PubMed ID
11279553 View in PubMed
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Alcohol as a risk factor for HIV transmission among American Indian and Alaska Native drug users.

https://arctichealth.org/en/permalink/ahliterature3002
Source
Am Indian Alsk Native Ment Health Res. 2000;9(1):1-16
Publication Type
Article
Date
2000
Author
J A Baldwin
C J Maxwell
A M Fenaughty
R T Trotter
S J Stevens
Author Affiliation
Department of Health, Physical Education, Exercise Science and Nutrition, NAU P.O. Box 15095, Flagstaff, AZ 86011, USA. Julie.Baldwin@nau.edu
Source
Am Indian Alsk Native Ment Health Res. 2000;9(1):1-16
Date
2000
Language
English
Publication Type
Article
Keywords
Adolescent
Alaska
Alcohol Drinking - ethnology - psychology
Alcoholism - ethnology - psychology
Cocaine-Related Disorders - ethnology - psychology
Comorbidity
Comparative Study
Crack Cocaine
Female
HIV Infections - ethnology - transmission
Humans
Indians, North American - psychology - statistics & numerical data
Inuits - psychology
Male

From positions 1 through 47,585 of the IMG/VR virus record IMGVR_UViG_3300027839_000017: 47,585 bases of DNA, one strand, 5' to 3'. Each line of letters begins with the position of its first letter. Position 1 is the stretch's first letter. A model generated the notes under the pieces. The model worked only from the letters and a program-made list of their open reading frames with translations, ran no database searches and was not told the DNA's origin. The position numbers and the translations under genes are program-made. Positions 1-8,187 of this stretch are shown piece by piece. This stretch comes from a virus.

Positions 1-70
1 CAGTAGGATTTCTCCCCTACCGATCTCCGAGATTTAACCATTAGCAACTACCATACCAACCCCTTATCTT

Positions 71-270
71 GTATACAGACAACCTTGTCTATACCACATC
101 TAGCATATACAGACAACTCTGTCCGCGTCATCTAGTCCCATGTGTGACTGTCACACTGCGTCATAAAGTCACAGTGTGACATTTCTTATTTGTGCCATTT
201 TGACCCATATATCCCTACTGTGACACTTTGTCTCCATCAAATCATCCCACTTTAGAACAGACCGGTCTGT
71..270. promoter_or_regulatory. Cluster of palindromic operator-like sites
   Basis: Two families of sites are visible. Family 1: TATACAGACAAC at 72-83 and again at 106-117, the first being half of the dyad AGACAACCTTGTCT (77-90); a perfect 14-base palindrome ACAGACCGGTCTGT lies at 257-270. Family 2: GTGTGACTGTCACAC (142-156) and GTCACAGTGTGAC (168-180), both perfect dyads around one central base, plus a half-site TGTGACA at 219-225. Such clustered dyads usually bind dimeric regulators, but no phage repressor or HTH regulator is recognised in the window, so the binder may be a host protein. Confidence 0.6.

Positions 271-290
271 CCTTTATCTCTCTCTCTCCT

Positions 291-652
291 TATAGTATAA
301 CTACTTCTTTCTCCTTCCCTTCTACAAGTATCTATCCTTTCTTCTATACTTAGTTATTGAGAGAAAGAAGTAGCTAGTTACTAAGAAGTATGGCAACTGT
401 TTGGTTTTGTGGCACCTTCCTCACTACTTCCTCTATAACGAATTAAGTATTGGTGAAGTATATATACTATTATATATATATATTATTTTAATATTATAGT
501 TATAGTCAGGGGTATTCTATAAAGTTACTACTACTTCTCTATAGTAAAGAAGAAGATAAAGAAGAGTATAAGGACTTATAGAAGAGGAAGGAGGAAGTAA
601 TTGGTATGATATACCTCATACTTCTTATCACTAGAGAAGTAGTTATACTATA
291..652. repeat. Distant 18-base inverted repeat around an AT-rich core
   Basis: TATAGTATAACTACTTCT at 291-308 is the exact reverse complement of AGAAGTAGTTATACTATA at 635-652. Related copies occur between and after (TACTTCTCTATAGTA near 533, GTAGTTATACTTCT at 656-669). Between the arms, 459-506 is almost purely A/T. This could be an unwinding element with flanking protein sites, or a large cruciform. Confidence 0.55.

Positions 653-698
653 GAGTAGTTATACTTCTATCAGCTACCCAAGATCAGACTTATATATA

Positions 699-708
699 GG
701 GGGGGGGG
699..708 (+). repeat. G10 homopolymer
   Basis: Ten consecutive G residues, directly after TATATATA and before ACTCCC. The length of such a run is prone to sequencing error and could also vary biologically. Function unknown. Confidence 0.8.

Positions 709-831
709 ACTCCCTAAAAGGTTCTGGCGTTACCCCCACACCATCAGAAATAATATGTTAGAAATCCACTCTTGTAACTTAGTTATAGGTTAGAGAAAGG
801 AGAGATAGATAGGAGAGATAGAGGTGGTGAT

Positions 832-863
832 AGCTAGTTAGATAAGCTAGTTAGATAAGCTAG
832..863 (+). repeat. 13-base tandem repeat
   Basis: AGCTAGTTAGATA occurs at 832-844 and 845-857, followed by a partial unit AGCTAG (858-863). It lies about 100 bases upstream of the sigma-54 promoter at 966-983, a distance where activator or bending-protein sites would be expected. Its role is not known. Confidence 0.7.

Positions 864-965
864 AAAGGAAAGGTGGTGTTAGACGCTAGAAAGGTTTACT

Research Support, U.S. Gov't, P.H.S.
Risk-Taking
Safe Sex - psychology
Sexual Behavior - psychology
Substance Abuse, Intravenous - ethnology - psychology
Substance-Related Disorders - ethnology - psychology
Abstract
Quantitative alcohol interviews conducted as part of the National Institute on Drug Abuse (NIDA) Native American Supplement revealed very high rates of alcohol use among American Indian and Alaska Native active crack and injection drug users (IDUs). Of 147 respondents who completed the alcohol questionnaire, 100& percent had drunk alcohol within the past month, almost 42& percent reported that they drank every day, and 50& percent drank until they were drunk one-half of the time or more. Injection drug users (IDUs) demonstrated the highest frequency and quantity of alcohol use in the past 30 days. A significant positive association was also found between crack and alcohol use in the past 48 hours (c(2)=5.30, p